I attended a quarterly competitive review for a client on the East Coast last week. These quarterly summits provide an opportunity for all the agencies (this particular client has three different media agencies servicing offline, online, and direct mail) to gather around a table and present the competitive landscape within each medium. The main objective, however, is to collaboratively brainstorm and discuss the coming quarter.
Collectively, all the agencies delivered a somewhat excruciating 100-plus slide PowerPoint document that not only recapped the most recent past performance but detailed the likelihood of the target’s interests and lifestyles and how these affinities map back to the target previously identified by the client’s internal segmentation.
Interestingly enough, what we found is the offline segmentation data doesn’t necessarily align with its online behavioral profiles. During this part of the discussion, the topic of demo versus behavior came up. It spawned a series of “Knights of the Round Table” colloquies in which the agency folks discussed their own opinions on which filter is more relevant for media targeting.
I considered the implications of demo-targeting to online media and inevitably asked myself, “Does demo matter in behavioral targeting?”
Age Ain’t Nothing But a Number
Does one’s age imply a certain set of behaviors? Certainly. Demographic information (such as age, gender, etc.) is an inherent consideration when it comes to behaviors, but it’s no guarantee. Demographics are extremely important in providing segmentation guidelines and even more useful in providing comprehensive guidelines to identify a market. Yet peoples’ individual behaviors often don’t match their demographic information. Demographics are only a subset of behavior, not necessarily a prerequisite to a behavior.
Don’t get me wrong. Demographics are important to targeting and the planning process. But they’re no longer media planning absolutes. The Internet empowers consumers to make purchases outside their predefined demographic groups.
Action Speaks Louder Than Words
The homogenization of consumers has somewhat closed the gap between gender, age, and interests. Women have started to purchase more electronic gadgets, while men are paying more attention to grooming and fashion. This means though demographic information provides great insights to potential customers, marketers really need to understand their behaviors to scope out their needs and lifestyles — in real time!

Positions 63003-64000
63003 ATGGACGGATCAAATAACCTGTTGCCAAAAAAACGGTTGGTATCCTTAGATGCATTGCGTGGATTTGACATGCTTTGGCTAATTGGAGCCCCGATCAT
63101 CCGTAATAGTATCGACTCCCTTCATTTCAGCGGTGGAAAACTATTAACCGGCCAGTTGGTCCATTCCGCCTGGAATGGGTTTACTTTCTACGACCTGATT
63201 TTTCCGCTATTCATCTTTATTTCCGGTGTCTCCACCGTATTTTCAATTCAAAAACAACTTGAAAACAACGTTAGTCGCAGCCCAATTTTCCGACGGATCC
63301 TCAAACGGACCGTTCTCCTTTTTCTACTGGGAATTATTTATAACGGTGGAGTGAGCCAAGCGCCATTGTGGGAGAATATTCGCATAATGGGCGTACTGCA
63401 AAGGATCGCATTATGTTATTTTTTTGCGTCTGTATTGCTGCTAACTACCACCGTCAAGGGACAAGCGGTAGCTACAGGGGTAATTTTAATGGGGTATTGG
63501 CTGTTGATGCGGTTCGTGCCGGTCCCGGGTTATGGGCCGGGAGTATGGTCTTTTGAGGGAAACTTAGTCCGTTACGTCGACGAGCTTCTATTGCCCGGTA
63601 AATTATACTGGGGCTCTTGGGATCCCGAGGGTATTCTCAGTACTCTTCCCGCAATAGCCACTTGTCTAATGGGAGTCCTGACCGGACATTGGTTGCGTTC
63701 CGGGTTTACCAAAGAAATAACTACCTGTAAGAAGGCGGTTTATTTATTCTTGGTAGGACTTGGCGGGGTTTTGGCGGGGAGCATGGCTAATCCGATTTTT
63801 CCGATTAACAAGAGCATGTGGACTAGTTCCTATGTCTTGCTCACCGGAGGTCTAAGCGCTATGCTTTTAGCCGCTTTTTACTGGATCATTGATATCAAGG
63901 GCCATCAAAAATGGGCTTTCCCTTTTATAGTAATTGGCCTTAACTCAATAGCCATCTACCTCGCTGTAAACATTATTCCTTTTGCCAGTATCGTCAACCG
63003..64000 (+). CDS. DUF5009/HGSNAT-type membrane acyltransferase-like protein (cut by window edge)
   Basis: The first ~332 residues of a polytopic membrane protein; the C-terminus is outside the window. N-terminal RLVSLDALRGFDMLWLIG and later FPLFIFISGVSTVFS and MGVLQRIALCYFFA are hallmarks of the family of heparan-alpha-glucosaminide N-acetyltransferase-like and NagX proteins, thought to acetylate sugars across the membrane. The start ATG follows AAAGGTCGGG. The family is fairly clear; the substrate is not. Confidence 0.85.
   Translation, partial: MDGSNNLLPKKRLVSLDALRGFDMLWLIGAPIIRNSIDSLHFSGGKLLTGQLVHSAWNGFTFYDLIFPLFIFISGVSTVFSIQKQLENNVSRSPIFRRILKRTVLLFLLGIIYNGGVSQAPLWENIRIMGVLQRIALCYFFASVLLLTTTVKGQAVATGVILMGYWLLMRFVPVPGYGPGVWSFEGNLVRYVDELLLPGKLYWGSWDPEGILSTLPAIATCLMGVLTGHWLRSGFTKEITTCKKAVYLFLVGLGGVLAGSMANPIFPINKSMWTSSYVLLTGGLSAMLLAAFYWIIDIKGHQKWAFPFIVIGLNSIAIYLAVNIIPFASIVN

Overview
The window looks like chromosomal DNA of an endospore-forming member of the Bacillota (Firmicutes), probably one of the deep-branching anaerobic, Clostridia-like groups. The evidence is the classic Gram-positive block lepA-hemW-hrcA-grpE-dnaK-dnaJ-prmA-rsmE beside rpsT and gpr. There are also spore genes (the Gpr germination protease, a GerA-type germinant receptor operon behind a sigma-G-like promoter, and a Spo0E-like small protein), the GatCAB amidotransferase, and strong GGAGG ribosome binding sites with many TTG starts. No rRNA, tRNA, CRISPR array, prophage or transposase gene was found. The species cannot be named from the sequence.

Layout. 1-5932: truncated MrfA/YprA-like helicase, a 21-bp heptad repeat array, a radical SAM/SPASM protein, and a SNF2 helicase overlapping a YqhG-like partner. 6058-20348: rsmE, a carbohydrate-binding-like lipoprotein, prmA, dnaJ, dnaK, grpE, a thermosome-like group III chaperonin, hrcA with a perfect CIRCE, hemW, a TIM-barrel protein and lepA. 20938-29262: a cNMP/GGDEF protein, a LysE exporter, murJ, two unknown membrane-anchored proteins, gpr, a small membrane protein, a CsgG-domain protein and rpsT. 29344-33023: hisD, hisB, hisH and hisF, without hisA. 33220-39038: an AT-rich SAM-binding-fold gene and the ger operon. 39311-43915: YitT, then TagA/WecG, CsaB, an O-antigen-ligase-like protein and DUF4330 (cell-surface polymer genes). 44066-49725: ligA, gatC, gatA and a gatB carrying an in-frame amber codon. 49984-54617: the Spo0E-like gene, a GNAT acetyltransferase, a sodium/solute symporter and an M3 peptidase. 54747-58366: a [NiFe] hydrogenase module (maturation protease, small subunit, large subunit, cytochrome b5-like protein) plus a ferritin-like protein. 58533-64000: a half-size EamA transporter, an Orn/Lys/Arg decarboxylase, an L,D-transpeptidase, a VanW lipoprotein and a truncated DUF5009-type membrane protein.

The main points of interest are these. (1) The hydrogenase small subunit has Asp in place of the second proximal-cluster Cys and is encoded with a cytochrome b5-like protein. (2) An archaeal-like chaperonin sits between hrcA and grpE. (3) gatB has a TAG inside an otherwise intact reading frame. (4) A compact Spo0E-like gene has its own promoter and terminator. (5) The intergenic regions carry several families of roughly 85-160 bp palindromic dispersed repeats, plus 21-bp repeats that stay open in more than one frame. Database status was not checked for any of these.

A campaign’s intended target are 25 year olds. A 45 year old who exhibits similar online actions is just as worthy a target. His behaviors suggest potential affinity and interests in a relevant product outside his age group. Behaviors and actions can be quantified and qualified as intent, but demographic information, such as age, is just a proxy.
What Does This Mean for Online Media?
Blurring lines of the multi-everything generation have made media planners’ jobs much more complex. Consumers’ multitasking and empowered accessibility and navigation via the Internet make them everywhere in sight but nowhere in mind — at the same time.
Media must increase focus on the audience and consumer behaviors, as only the perceivable actions represent the true and solid evidence of affinities and interests. Behavioral targeting certainly promises this audience-centric delivery. Though it’s not yet the dominant methodology of media buying, it will eventually make metrics such as usage and household rating appear airy and obsolete. Marketers must define the target audience with more psychographic and behavioral traits rather than with conventional demographics.
As the online industry moves further into accountability and is direct-response driven, campaign success will rely even more heavily on interaction and activation to validate targeting. But before you start chanting, “Down with demo, hail behavior!” remember behaviors don’t necessarily demonstrate intent. Just because that 65-year-old grandpa is interested in checking out football stats on ESPN, he may be just a little too senior to be in the market for a Hummer.
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